“They were amazing, amazing … They were great kids, very engaged. You know, they participated in a lot of STEM activities, sports, music, just very engaged, very involved,” Gonzalez said during an interview Wednesday afternoon, Dec. 1. “Wonderful, wonderful kids.”
Joseph reportedly participated in the ASES robotics program and Viri played soccer and was involved in cheerleading at Desert Mirage, according to information from a GoFundMe site.
Autopsies for the three family members were completed on Tuesday, Nov. 30, and although it isn’t known when the remains will be released to family, Gonzalez said she has already helped family members navigate through the next steps.
“I was able to work with the widow of the gentleman that perished and the mother of the two children who also perished … and they didn’t even know how to begin the process, like what happens when the bodies were taken,” Gonzalez said. “We also assisted them in meeting with funeral homes, connecting them to organizations that that could assist with funeral costs.”
The mother of the children did not lose her home, so Gonzalez said some of her needs were different. “When I asked her husband, what is her No. 1 need right now … He said she just wanted to know what’s going to happen with her children. … That’s where we focused immediately and in assisting the family going with them to the funeral home.”
There have also been the indirect psychological needs of the students who have lost a classmate in Viridiana and Joseph. Gonzalez said those students are now working through understanding the loss.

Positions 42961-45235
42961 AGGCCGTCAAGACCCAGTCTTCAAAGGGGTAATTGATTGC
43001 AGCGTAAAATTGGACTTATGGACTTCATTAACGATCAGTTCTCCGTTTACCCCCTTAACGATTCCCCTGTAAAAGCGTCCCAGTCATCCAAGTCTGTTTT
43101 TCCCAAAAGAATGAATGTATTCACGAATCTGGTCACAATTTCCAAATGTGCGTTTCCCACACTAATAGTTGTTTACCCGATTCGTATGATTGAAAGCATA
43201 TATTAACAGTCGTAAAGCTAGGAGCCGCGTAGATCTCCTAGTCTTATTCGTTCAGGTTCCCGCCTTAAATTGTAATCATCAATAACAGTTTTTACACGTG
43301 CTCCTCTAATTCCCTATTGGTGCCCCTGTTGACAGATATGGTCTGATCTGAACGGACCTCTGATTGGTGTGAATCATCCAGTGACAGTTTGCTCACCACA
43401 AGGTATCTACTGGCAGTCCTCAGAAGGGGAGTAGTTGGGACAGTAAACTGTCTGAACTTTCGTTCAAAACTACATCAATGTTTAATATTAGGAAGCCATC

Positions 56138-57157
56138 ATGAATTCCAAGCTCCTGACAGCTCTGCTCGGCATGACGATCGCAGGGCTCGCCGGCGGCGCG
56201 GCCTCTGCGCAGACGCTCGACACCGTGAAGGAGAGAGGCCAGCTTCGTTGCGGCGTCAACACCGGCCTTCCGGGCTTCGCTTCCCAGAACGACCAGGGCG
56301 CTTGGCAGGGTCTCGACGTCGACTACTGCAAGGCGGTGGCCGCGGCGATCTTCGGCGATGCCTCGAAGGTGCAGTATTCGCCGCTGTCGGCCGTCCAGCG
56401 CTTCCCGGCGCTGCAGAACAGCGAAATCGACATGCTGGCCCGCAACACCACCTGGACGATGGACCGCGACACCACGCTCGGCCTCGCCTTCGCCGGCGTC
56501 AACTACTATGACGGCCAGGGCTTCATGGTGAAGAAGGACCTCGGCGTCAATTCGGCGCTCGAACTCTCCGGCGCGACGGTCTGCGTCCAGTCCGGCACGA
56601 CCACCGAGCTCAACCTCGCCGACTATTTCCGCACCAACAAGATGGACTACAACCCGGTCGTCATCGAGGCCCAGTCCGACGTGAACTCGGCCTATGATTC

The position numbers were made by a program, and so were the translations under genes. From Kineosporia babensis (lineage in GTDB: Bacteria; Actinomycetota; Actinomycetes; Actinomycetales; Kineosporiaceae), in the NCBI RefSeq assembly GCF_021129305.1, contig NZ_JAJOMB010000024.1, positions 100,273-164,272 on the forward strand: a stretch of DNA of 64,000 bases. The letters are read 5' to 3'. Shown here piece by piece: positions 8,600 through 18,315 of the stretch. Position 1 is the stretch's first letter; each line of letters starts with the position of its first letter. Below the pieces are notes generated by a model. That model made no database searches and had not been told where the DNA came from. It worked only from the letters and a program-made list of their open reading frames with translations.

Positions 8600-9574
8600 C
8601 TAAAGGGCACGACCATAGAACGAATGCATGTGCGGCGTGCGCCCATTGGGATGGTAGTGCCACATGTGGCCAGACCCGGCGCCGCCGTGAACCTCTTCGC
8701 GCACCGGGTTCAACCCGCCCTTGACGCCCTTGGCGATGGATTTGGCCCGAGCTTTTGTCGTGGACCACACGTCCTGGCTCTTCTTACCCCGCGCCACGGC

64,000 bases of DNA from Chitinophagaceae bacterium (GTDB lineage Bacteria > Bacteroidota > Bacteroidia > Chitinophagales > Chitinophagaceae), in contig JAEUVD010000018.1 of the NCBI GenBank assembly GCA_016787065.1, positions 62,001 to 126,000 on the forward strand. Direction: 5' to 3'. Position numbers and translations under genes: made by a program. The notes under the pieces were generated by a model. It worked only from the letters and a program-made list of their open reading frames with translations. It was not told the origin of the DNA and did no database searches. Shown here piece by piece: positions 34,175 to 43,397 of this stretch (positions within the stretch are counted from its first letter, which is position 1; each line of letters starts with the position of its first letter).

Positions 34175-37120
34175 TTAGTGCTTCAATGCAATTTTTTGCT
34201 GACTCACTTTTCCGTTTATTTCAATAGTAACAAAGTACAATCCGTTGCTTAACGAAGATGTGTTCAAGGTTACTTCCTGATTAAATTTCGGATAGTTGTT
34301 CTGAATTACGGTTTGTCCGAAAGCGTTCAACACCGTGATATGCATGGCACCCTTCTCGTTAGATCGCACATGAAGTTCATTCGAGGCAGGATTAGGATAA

The Riverside County Latino Commission, a nonprofit service provider that works closely with the Coachella Valley school district, had crisis counselors available for students in a general way and targeted services for the classmates of Viri and Joseph.
“They were able to speak immediately to students who interacted with them quite often and the instructors as well, and then, of course, made themselves available to the school site as a whole,” she said.
Similar to the way the Calexico Family Resource Center at the Calexico Unified School District provides multiple layers of outreach to the district’s neediest families, Coachella Valley Unified functions in a similar fashion for all of the families who live in Imperial County but are in Riverside County schools.
That similar situation is present at not just Oasis and Desert Mirage, but at Sea View Elementary, West Shores Middle School, and West Shores High School, Gonzalez said.